These days not a headline goes by without some cybercriminal jumping all over it. Now, with the Olympics coming up and travelers wary of the Zika virus, scammers are creating fake websites and apps to steal money or to infect users with malware.
"There are actually sites that say they sell tickets, but never actually give you tickets," said James Pleger, research director at RiskIQ.
Sometimes, it's easy to spot the fakes.
"One of the most common things is very poor English," he said. "Or they'll only accept payment in online currencies or wire transfers. Other indicators are that there are a lot of complaints, or they've been up for a very short time frame."
Take, for example, Tickets4SummerGames. The website has since been taken down, but the Facebook page is still up.
From the screenshots, images and posts, it can seem legitimate at first glance. But when you look closer, the writing is awkward and unprofessional, and there are customer comments saying that they never got their tickets and want their money back.
Kaspersky Labs analysts say that the anti-virus company is "constantly blocking dozens of newly registered domains" to fake ticket sales sites.
One tactic is to ask for bank card information, and use it to steal money from the users' bank accounts. They tell the users that payment has been received, and that the tickets will be sent two or three weeks before the event.
"By the time they realize they won’t be getting the tickets they booked it will be too late to buy genuine tickets… especially if there’s no money in their bank account," said analysts Tatyana Shcherbakova and Andrey Kostin in their report.
Last time around, scam sites promising tickets to sold-out events at the Beijing Olympics took some people for tens of thousands of dollars.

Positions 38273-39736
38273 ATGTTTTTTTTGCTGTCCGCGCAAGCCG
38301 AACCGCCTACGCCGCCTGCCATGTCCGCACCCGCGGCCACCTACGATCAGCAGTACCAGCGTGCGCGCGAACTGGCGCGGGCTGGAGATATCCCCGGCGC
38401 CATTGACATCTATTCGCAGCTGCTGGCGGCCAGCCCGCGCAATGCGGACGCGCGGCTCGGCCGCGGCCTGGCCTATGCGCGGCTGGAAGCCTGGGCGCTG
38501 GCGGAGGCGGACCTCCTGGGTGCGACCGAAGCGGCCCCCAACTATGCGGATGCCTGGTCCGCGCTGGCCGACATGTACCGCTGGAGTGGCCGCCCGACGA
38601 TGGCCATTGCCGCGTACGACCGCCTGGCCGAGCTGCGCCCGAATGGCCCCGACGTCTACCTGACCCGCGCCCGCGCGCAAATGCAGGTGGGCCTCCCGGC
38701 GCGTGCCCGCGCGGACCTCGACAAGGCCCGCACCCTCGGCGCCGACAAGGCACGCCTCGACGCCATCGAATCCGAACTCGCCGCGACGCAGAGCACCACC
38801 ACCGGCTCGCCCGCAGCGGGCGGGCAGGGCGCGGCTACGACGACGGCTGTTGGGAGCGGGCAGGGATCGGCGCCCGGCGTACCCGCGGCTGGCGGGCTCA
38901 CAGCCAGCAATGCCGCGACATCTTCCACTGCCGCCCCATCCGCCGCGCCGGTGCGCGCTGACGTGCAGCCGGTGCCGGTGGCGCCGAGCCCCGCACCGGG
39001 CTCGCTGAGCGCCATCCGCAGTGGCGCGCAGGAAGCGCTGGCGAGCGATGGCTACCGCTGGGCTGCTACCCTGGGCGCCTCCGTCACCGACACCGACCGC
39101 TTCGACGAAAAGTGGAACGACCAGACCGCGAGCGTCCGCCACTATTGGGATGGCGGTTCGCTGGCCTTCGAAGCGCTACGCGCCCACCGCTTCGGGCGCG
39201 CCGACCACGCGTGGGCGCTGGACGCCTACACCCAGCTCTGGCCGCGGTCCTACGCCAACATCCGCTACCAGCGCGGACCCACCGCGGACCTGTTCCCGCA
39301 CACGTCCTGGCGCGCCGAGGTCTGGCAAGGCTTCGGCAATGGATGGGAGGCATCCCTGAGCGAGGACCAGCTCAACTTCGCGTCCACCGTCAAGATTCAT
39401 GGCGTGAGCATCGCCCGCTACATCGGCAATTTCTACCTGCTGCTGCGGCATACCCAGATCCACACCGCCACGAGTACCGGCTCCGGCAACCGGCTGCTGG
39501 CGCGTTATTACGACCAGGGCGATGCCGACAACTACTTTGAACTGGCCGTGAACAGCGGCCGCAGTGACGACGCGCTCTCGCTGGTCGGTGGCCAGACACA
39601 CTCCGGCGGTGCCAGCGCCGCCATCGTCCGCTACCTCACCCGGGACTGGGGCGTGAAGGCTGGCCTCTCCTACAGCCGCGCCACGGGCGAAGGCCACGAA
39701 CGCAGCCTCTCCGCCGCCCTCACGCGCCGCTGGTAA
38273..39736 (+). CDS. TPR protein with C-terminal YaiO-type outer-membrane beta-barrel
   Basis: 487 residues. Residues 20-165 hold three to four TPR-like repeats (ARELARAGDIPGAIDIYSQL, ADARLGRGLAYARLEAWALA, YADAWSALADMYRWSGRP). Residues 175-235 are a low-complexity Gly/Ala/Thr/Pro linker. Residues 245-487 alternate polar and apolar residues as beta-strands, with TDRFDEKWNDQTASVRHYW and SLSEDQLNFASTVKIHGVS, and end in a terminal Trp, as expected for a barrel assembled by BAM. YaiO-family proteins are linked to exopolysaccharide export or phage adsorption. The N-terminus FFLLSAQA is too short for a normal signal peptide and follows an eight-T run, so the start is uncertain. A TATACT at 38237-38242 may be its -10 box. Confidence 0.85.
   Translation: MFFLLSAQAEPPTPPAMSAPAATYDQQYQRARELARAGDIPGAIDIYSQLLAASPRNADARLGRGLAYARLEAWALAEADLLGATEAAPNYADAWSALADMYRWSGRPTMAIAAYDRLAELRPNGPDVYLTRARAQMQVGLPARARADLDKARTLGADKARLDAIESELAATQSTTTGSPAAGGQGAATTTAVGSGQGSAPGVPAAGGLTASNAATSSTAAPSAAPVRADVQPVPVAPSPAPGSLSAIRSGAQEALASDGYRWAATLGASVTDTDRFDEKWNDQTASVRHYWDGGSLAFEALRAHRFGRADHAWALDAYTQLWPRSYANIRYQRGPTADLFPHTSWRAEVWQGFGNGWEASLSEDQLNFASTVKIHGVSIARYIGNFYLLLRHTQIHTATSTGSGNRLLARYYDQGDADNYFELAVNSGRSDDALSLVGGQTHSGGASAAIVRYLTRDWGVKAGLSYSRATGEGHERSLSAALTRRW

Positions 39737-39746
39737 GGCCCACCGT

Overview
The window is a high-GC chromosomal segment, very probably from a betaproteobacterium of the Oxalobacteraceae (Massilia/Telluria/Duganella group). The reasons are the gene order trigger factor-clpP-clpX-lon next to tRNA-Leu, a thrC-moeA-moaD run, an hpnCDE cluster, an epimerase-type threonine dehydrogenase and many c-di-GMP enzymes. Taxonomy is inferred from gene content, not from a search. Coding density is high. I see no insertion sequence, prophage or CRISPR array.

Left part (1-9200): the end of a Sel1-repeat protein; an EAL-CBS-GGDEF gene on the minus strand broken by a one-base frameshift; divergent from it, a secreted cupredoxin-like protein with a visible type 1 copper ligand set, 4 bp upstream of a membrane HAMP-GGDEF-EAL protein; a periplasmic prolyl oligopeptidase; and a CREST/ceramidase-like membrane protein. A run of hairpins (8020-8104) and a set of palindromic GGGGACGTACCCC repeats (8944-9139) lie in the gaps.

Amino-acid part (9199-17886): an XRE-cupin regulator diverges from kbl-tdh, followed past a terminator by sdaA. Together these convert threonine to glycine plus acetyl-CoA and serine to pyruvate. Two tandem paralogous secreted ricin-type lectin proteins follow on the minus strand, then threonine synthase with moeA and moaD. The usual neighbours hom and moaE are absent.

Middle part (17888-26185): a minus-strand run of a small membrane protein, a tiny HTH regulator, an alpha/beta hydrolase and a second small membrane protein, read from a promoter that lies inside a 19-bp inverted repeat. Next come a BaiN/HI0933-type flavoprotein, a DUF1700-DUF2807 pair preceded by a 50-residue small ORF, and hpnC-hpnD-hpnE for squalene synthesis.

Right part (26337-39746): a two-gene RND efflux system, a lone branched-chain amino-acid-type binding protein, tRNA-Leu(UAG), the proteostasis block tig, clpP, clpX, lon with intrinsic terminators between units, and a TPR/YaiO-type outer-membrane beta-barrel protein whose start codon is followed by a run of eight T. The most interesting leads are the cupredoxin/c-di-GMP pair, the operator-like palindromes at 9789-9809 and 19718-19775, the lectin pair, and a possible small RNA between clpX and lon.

Buyers should be cautious, and check the official list of Olympic ticket resellers before sending any money.
There are also fake sites pretending to sell Olympics merchandise.
According to a report by RSA, some of the fake sites rank higher than legitimate sites due to aggressive search engine poisoning.
Mobile apps that promise to deliver Olympics-related news and information, or updates about the Zika virus, typically turn out to have little functionality when they're installed. Other than the malware, that is.
"It depends on how much effort they want to go to," said RiskIQ's Pledger.
With sophisticated, targeted attacks, there might be some real content, usually illegally copied from somewhere else.
"But a lot of times, to be completely honest, these guys are trying to do it as quickly as possible," Pledger said.
The criminals lure people in with spam emails, search engines, and will even buy advertisements.
When the applications are taken down by app store owners or legal authorities, they just pop right back up again.
The fake mobile apps typically are either trying to steal information or to dial toll numbers.
There's also another damaging aspect to some of these scams, said Pleger -- they may be piggy-backing on a legitimate brand and hurting its reputation.